Taxing foodstuffs at reduced rates changes relative prices, leading consumers to buy relatively more foodstuffs and producers, including farmers, to choose food production over other lines of production. The effect on quantities demanded will induce intersectoral movements of the factors of production and result in changes in factor prices. Resources will be directed from their most profitable use to less profitable uses. In the end, total output will be less than it would be with a single rate. Given the amount of revenue to be raised, it also means that the standard rate must be higher, which should magnify the distortion of consumer preferences and producer choices. This effect deserves some attention, because, as a rule, the severity of tax distortions increases with the square of the tax rate that causes them.Footnote 31 In short, everyone will be better off with a uniform standard rate, provided that all households are compensated for the loss in income (Crawford et al. 2010).

The Institute for Fiscal Studies (2011) quantifies the potential welfare gain from rate unification for the UK and discusses the gain for Belgium. An increase in the reduced rates (including the zero rate on food and dwellings in the UK) to the level of the standard rate implies a welfare gain of 3.5% of total VAT receipts in the UK. The welfare gain for Belgium is even greater, at 4.6%. In an alternative scenario, the elimination of the reduced rate is combined with a reduction of the standard rate by 5%-points for the UK and 3%-points for Belgium, so that VAT yields stay the same. This results in a welfare gain per household of €0.95 per week in the UKFootnote 32 and €0.74 per week in Belgium. These gains are small, but it is through small gains that high-income countries may wish to raise their standards of living.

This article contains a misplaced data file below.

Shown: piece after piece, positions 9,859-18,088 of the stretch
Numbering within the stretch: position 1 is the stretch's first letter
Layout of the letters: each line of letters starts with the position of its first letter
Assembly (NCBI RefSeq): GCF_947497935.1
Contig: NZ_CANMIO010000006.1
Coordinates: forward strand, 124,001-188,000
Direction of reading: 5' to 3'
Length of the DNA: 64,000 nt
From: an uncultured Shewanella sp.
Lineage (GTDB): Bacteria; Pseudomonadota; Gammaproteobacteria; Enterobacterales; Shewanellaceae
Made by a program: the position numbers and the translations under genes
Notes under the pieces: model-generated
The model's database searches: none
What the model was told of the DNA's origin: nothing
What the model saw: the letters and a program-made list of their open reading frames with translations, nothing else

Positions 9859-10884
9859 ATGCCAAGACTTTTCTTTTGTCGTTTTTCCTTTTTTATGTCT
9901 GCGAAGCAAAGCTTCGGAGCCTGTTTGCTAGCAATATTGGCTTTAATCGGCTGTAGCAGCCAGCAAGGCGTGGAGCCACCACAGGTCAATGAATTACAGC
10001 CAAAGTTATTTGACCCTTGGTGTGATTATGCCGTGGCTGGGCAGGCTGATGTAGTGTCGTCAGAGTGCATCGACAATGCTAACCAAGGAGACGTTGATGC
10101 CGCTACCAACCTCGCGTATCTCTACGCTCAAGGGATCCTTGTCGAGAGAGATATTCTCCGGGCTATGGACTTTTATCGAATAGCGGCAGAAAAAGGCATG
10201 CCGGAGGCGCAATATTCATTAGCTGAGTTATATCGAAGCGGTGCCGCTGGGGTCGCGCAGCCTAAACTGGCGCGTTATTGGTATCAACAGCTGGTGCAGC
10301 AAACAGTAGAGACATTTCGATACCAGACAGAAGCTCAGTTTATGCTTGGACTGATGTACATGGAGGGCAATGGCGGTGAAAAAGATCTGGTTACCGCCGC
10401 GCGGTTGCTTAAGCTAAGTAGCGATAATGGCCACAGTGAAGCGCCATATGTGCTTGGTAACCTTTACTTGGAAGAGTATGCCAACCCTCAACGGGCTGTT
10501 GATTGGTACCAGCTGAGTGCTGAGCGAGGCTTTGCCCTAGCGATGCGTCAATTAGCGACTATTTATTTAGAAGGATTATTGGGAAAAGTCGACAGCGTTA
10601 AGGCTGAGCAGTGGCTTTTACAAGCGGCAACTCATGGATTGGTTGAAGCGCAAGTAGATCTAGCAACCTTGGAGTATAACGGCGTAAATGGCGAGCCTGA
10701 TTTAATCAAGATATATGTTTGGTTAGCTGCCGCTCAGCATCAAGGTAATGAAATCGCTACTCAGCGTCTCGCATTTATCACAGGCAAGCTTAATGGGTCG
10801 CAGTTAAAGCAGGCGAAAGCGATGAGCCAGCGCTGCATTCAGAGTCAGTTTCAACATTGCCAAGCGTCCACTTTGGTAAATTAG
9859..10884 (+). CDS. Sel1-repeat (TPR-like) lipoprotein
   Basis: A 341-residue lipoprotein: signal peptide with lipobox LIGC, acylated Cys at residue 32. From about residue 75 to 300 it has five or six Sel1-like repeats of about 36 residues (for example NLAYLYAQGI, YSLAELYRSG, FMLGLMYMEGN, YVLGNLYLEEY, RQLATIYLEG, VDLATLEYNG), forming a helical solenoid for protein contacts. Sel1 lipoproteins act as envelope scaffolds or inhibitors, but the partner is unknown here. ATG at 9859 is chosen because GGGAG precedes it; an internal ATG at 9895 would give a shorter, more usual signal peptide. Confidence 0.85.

Reducing regressivity

Usually, reduced VAT rates on foodstuffs are rationalized by the argument that essential goods and services are disproportionately consumed by the poor.Footnote 33 Recently, the OECD / Korea Institute of Public Finance (2014) have examined this argument by using microsimulation models for 20 member countries. Assuming that households do not alter their consumption patterns in response to an increase in reduced VAT rates,Footnote 34 the study finds that most, if not all, of the reduced rates that are introduced for the distinct purpose of supporting the poor—such as reduced rates on food, water supply and energy products—do have the desired progressive effect. Nonetheless, reduced rates are shown to be a very poor tool for targeting support to poor households.Footnote 35